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Korean J Intern Med > Volume 24(3); 2009 > Article
Bennett: Autosomal Dominant Polycystic Kidney Disease: 2009 Update for Internists


Because autosomal dominant polycystic kidney disease (ADPKD) is one of the most common genetic abnormalities seen in today's medical practice, many internists will likely treat patients affected by this condition. Genetic abnormalities have been increasingly recognized, and the pathophysiology of the disease is beginning to be unraveled. Because of advances in imaging technology, surrogate markers for disease progression have allowed clinical studies of newer therapeutic agents to proceed. In the near future, therapies for this common genetic disease may be available to either prevent or stabilize the disease course for many affected individuals.


The frequency of ADPKD is estimated to be between 1 in 500 and 1 in 1,000 life births [1]. Two phenotypically similar forms of ADPKD are associated with mutations on chromosomes 16 (PKD1) and 4 (PKD2). Mutations in these genes encoding the proteins polycystin-1 and -2 lead to abnormalities in cell proliferation, apoptosis, tubular basement membranes, and tubular fluid secretion, ultimately resulting in slowly expanding renal cysts (Fig. 1). This disease is autosomal dominant with virtually complete penetrance of the abnormal genes. However, recent information suggests that some patients with milder disease may have incom-plete penetrance of the abnormal mutated gene [2]. A great deal of individual overlap exists in the phenotype between patients with the PKD1 mutation and the PKD2 mutation. As a group, however, patients with the PKD1 mutation progress more rapidly to end-stage renal disease and have a more severe renal insult compared to those with PKD2 [3], perhaps because patients with PKD2 form fewer cysts [4].
ADPKD is thought to be an example of a "second hit" phenomenon. An individual inherits a mutated polycystic kidney disease gene from one of his or her parents. The wild-type or normal allele in individual cells may then be affected by a so-called "second hit" allowing this cell to proliferate and form individual cysts [5]. No more than 5% of nephrons are thought to be involved in cystic change, but the genetic mutation is obviously present in all cells. Some manifestations of ADPKD, such as intracranial aneurysms, also persist in families.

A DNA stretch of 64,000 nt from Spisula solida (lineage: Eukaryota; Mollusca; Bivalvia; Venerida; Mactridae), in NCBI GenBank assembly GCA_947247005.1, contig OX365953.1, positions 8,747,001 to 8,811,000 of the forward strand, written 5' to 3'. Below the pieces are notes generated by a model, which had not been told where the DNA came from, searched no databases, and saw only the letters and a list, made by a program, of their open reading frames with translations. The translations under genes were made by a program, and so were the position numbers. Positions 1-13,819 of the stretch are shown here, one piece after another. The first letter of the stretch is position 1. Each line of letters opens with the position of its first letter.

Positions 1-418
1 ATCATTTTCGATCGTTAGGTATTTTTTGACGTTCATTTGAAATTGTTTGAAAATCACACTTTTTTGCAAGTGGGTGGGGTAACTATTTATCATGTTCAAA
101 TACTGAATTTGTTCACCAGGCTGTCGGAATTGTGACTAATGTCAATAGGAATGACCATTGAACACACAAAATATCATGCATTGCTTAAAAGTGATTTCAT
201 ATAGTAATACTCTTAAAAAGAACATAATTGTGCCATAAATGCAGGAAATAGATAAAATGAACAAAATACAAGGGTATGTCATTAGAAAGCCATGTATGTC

Pathophysiology and pathobiology

The polycystin proteins are situated within the cell in areas involving the primary cilium. Thus, mutated polycystins are an example of a ciliopathy. The cilia's function is to transmit mechanosensory signals into the cell controlling cell growth and proliferation. When the polycystins are mutated, a complex series of events ensues, leading to growth of individual cells and then to the formation of a fluid-filled cyst [6,7]. As the cyst gradually enlarges, it becomes pinched off from the nephron of origin. Because fluid secretion continues, the result is a gradually enlarging cystic kidney with an increased volume. The renal parenchyma may also show abnormalities, but the primary pathophysiologic process of the cystic kidney is a gradually enlarging kidney with an increase in renal volume. Recent data have suggested that the progression of renal disease, the occurrence of hypertension, and symptoms of the disease are related to kidney volume [8,9]. In fact, in most cases, renal volume increases years before the glomerular filtration rate starts to decrease, making the glomerular filtration rate or its surrogate serum creatinine a poor way to follow patients with ADPKD.